Pulled by a vintage locomotive, this steam railway goes along the length of the Pontsticill Reservoir from Pant, near Merthyr Tydfil, to Torpantau in the Brecon Beacons. The railway was built on part of the abandoned Brecon & Merthyr Railway, which was originally built in 1859. As it stands, the Brecon Mountain Railway has been running for almost half a century as a steam railway using trains and locomotives from around the world.

Merthyr Tydfil’s location at the southern edge of the magnificent Brecon Beacons National Park is just one thing that makes it a perfect place for a picturesque steam railway. It also has a long steam railway history, going back to the trial run of the world’s first steam railway locomotive in 1804. At one time the greatest iron making town in the world, many early railways used rails rolled in Merthyr Mills.

Take a trip on a scaled-down steam engine with multiple enclosed passenger carriages. With several trains a day, you can plan a full day of taking in the lush views. At the main station in Pant, there are Licensed Tearooms for refreshments, with gifts and souvenirs available from the shop. For real train enthusiasts, you can also visit the Workshop where the Steam Locomotives and Carriages are repaired.

 

Ffestiniog and Welsh Highland Railway

Established in 1832, the Ffestiniog and Welsh Highland Railway is the oldest still-running independent railway company in the world, as recognised by the Guinness Book of World Records. One of the famous ‘Great Little Trains of Wales’, this volunteer-manned, narrow gauge steam train runs through the thirteen and a half miles of verdant meadow and woodland between the harbour in Porthmadog and the town of Blaenau Ffestiniog.

The historic trains, pulled by narrow gauge steam locomotives, climb 700 feet from sea level into the mountains, taking a trip through forests and pastures, past lakes and waterfalls. Not only does this voyage offer great mountain views, at one point it takes you through a mountain itself! You’ll stop at Beddgelert in the heart of the National Park and travel through the Aberglaslyn Pass, which the National Trust voted the most beautiful spot in the UK, before reaching Portmadog.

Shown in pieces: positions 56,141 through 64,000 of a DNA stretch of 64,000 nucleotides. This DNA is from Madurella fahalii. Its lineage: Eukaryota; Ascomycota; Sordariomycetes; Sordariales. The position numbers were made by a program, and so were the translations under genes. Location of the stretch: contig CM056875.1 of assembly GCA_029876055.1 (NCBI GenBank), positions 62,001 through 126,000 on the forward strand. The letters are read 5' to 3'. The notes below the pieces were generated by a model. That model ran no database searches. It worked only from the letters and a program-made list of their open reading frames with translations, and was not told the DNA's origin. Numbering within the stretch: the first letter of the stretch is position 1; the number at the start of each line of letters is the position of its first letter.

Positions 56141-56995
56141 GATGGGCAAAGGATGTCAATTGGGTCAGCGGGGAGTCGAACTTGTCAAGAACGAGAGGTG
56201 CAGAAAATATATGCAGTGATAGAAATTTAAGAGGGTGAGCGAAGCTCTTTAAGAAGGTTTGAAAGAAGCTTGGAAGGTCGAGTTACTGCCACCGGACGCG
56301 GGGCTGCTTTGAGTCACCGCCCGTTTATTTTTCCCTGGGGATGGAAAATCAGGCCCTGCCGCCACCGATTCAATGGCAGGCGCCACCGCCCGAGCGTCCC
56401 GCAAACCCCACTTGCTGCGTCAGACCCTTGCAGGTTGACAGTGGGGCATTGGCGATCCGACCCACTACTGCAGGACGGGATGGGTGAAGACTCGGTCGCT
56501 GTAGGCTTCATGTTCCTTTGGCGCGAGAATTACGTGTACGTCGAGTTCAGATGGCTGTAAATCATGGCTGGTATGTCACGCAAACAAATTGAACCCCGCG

Gwili Steam Railway

Just outside Carmarthen in South Wales, Gwili Railway is one of the UK’s most picturesque, preserved lines, going on a steady uphill journey through farmland and wooded hillsides. A five mile round trip, travelling along the River Gwili through open fields, hills and woodland, this steam train takes you from Bronwydd Arms Station to the end of the line at Danycoed Halt, and then back again. The journey is only an hour long, and one ticket lasts for a full day so you can return any time you’d like.

The railway maintenance and services are all run by dedicated volunteers. Proud of their work in bringing the ‘age of steam’ back to life, they have lots of knowledge to impart about Gwili and its historic locomotives. The station yard offers the Gwili Tea Room, with snacks and drinks for all the family.

With a nostalgic feel, like a steam train taken straight from the fifties, this mid-century feeling railway is a spot not to miss. Steam train services run every day of the school holidays, and on selected days throughout the remainder of the year. In December, they offer a Christmas Experience, with lots of fun activities for kids and the chance to meet Santa!

Planning a trip to one of Wales’ most spectacular holiday spots? From a breakdown of the best campsites in Snowdonia to a list of things to do in the Brecon Beacons for families, we have you covered.